We're always trying for two things around here: healthier living. and saving money!
It's why we go through so much vinegar and baking soda. We use vinegar to clean our unfinished wood floors and our windows, as well as in the laundry, and we use baking soda in the laundry and elsewhere.
I read about using washing soda as a hand dishwashing agent, and of course, I had to try it. As it happens, we have a HUGE bag of washing soda, aka soda ash, in the basement. I used it for dyeing cotton, and it was a component in the dishwasher powder I make. So we got a jarful out of the basement and conducted some quick dishwashing tests.
We found that it does work for handwashing dishes, but it takes a LOT of water to rinse. It also leaves a film of grease on the water itself--it's a good degreaser, but the grease has to go somewhere. The best results we got were on pans with some burnt-on grease. Right now we can only recommend it as an emergency dang-we're-out-of-dish-soap measure.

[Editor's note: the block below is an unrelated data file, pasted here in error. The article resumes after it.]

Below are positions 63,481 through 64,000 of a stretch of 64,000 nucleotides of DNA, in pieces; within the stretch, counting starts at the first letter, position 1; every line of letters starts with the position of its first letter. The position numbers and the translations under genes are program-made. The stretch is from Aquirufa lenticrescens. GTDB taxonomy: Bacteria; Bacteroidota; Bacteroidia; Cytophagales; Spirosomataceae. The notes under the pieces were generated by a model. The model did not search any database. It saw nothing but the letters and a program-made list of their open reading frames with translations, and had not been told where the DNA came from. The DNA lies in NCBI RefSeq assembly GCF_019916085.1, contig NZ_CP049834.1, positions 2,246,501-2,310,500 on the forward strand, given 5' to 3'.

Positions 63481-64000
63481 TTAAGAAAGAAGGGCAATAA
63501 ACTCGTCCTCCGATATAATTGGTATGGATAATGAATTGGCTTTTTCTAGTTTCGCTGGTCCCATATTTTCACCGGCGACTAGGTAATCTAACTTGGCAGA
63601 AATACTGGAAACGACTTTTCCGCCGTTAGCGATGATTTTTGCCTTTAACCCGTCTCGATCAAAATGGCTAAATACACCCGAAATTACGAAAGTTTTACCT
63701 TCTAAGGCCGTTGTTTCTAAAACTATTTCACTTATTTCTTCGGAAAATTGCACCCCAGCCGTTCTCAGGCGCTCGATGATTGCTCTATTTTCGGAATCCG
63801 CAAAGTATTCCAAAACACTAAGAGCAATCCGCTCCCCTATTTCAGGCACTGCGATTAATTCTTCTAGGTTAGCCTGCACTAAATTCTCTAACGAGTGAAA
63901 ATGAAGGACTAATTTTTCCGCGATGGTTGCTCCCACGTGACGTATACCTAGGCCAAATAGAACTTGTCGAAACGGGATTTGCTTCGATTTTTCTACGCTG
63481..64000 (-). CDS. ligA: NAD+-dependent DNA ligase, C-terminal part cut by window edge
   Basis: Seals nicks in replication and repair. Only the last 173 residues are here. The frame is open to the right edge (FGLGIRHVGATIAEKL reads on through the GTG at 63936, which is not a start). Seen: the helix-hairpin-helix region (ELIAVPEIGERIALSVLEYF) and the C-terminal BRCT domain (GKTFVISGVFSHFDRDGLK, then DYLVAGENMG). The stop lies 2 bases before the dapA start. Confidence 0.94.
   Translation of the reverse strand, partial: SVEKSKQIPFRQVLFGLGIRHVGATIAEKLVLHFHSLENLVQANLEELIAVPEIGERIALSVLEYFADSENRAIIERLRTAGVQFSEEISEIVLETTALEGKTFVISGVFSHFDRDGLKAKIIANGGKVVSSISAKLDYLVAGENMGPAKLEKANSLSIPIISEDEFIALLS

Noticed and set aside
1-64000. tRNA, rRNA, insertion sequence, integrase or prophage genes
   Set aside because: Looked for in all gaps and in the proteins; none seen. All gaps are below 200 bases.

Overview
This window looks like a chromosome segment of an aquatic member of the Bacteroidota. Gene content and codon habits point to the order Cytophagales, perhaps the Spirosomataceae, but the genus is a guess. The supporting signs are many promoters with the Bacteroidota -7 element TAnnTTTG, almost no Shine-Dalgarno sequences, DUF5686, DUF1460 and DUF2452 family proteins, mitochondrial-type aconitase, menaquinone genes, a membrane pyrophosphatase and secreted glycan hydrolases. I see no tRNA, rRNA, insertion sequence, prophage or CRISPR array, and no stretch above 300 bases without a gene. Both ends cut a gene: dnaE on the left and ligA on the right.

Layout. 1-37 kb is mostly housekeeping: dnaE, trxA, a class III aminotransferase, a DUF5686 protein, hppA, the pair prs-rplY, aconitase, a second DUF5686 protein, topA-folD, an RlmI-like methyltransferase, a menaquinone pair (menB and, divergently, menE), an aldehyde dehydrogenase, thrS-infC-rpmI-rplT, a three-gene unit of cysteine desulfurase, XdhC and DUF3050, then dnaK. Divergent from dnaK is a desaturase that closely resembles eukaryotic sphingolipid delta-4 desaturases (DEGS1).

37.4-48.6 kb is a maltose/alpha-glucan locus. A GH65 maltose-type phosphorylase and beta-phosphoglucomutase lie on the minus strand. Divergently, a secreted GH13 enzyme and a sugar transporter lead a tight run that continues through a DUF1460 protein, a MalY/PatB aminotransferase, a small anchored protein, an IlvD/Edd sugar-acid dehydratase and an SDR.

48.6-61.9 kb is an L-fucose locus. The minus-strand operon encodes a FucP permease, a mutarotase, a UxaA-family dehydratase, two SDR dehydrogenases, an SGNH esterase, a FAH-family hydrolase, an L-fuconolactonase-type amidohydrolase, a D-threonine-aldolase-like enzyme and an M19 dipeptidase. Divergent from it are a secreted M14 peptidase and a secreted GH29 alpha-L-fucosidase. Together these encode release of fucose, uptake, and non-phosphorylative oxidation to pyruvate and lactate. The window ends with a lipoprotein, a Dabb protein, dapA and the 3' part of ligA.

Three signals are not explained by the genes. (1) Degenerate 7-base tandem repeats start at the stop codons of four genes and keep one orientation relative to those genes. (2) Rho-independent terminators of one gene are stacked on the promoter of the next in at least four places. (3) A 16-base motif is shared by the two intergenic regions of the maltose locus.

Last night we conducted a test of how well it would clean the bane of my existence, the stove pans. [Ed: this is back when I had stove pans. I've since upgraded to a flat top stove.] I put a heaping soup spoon of washing soda in very hot water and put the pan in to soak. To the top left is the "before" picture, and to the right is the "half-after" picture. John took a copper scrubber to half the pan, and you can see it removed the burned-on gunk quite well. He says he didn't have to scrub that hard, either. The big flaw in the experiment, of course, is that we didn't put a pan to soak in plain hot water as a control.
Washing soda is not only ideally suited for baked-on grime like stove pans, it can STRIP OLD FLOOR WAX AND PAINT! Yikes! Don't use it on anything you want to retain a shine, like waxed floors, painted walls, fiberglass and the like--anything with a finish, essentially.
Washing soda is caustic, and if you're going to have your hands in it for any length of time, wear gloves. It's also quite alkaline, which makes it a very effective water softener for laundering. Using it in hard water areas will cut down on the amount of laundry detergent you have to use.
And it's also a great descaler. We've successfully used it to remove gunk from the coffee maker. Use one tablespoonful for every 8 oz cup of water your maker holds. Be sure to rinse well! We usually run one "potsworth" of washing soda solution through the coffee maker and then one "potsworth" of vinegar water (half and half), and then a couple of pots of just plain water.
By the way: For more great "green cleaning" ideas and product recipes, check out these great guides!
Lynn Siprelle is the founder of The New Homemaker.